Politics

The ‘disturbingly easy’ deepfakes that could derail the election

As AI deepfakes cause havoc during other elections, experts warn the UK’s politicians should be prepared.

“Just tell me what you had for breakfast”, says Mike Narouei, of ControlAI, recording on his laptop. I speak for around 15 seconds, about my toast, coffee and journey to their offices.

Within seconds, I hear my own voice, saying something entirely different.

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In this case, words I have written: “Deepfakes can be extremely realistic and have the ability to disrupt our politics and damage our trust in the democratic process.”

Tamara Cohen's voice being turned into a deepfake
Image:
Tamara Cohen’s voice being turned into a deepfake

We have used free software, it hasn’t taken any advanced technical skills, and the whole thing has taken next to no time at all.

This is an audio deepfake – video ones take more effort to produce – and as well as being deployed by scammers of all kinds, there is deep concern, in a year with some two billion people going to the polls, in the US, India and dozens of other countries including the UK, about their impact on elections.

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Sir Keir Starmer fell victim to one at last year’s Labour Party conference, purportedly of him swearing at staff. It was quickly outed as a fake. The identity of who made it has never been uncovered.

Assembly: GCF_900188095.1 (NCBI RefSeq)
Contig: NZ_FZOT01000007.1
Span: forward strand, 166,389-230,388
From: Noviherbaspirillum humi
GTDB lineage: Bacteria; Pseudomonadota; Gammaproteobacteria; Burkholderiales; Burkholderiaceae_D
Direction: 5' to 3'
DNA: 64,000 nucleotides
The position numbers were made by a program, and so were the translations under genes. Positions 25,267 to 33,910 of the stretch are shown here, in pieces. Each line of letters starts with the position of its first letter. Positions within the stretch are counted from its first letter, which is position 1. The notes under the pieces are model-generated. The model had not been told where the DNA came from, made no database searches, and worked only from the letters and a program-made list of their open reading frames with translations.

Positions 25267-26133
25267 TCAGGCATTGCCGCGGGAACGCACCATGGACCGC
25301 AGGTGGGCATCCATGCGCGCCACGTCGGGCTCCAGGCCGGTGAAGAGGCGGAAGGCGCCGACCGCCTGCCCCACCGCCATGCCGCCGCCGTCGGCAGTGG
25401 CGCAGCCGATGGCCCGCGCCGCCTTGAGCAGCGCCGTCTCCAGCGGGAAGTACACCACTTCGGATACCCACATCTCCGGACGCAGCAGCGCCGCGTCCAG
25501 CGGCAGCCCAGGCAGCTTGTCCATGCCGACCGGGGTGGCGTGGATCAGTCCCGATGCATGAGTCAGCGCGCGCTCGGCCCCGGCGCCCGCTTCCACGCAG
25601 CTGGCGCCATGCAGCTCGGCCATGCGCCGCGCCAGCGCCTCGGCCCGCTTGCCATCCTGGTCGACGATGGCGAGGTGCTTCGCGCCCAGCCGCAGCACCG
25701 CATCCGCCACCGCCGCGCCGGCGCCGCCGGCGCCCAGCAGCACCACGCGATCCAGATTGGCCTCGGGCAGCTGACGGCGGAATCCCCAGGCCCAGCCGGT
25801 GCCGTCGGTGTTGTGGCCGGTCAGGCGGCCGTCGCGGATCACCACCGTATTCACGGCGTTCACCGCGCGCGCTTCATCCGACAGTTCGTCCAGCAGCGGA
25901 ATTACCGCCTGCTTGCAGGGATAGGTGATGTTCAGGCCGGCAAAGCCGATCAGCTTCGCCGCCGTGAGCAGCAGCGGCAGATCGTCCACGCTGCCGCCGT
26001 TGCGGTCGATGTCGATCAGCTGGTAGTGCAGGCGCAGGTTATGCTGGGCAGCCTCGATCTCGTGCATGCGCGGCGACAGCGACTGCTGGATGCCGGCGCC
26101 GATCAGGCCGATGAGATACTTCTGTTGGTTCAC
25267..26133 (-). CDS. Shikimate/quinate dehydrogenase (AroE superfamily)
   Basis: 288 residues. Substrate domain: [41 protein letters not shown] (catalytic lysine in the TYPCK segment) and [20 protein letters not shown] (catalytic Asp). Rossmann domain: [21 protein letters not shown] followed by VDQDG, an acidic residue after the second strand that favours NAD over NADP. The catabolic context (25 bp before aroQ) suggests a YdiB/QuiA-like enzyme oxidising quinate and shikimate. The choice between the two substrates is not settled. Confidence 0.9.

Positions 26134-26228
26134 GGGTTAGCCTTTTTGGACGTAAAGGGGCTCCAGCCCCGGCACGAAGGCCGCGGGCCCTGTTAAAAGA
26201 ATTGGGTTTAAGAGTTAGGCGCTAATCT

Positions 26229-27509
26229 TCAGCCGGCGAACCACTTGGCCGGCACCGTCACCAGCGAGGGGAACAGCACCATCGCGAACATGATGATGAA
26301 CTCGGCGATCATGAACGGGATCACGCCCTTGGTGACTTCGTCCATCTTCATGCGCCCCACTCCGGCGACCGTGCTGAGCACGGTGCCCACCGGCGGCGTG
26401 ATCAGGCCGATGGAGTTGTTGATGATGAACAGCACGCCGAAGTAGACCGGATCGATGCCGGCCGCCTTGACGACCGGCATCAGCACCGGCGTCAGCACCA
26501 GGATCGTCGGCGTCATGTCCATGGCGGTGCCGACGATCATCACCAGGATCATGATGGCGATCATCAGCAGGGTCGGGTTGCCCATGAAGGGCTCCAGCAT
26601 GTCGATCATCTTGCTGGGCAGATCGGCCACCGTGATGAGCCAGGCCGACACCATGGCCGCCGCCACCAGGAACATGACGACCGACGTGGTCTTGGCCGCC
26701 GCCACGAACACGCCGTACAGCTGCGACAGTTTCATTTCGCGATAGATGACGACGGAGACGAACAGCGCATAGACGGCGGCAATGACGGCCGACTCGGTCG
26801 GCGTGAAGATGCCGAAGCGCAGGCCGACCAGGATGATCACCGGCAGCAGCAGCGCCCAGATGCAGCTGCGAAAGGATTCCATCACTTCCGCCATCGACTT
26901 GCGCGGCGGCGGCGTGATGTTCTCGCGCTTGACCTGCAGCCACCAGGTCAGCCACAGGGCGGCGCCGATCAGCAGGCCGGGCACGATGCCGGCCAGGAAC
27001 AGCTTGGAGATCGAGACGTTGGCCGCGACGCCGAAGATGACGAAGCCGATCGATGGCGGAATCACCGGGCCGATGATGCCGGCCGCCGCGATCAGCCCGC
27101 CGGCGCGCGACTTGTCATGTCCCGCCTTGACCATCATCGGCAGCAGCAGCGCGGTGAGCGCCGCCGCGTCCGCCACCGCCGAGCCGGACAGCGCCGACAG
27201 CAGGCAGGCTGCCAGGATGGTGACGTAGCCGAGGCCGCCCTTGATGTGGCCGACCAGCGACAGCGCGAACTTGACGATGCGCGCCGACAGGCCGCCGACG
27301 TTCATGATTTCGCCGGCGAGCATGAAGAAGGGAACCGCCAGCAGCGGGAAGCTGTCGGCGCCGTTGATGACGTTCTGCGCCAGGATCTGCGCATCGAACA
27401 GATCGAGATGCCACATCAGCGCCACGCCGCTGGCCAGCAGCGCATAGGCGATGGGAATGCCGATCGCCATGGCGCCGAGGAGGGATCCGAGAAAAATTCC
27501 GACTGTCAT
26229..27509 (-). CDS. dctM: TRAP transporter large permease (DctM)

London mayor Sadiq Khan was also targeted this year, with fake audio of him making inflammatory remarks about Remembrance weekend and calling for pro-Palestine marches going viral at a tense time for communities. He claimed new laws were needed to stop them.

Ciaran Martin, the former director of the UK’s National Cyber Security Centre, told Sky News that expensively made video fakes can be less effective and easier to debunk than audio.

“I’m particularly worried right now about audio, because audio deepfakes are spectacularly easy to make, disturbingly easy”, he said. “And if they’re cleverly deployed, they can have an impact.”

Those which have been most damaging, in his view, are an audio deepfake of President Biden, sent to voters during the New Hampshire primaries in January this year.

A “robocall” with the president’s voice told voters to stay at home and “save” their votes for the presidential election in November. A political consultant later claimed responsibility and has been indicted and fined $6m (£4.7m).

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Ciaran Martin, the former NCSC director
Image:
Ciaran Martin, the former NCSC director

Mr Martin, now a professor at the Blavatnik School of Government at Oxford University, said: “It was a very credible imitation of his voice and anecdotal evidence suggests some people were tricked by that.

“Not least because it wasn’t an email they could forward to someone else to have a look at, or on TV where lots of people were watching. It was a call to their home which they more or less had to judge alone.

“Targeted audio, in particular, is probably the biggest threat right now, and there’s no blanket solution, there’s no button there that you can just press and make this problem go away if you are prepared to pay for it or pass the right laws.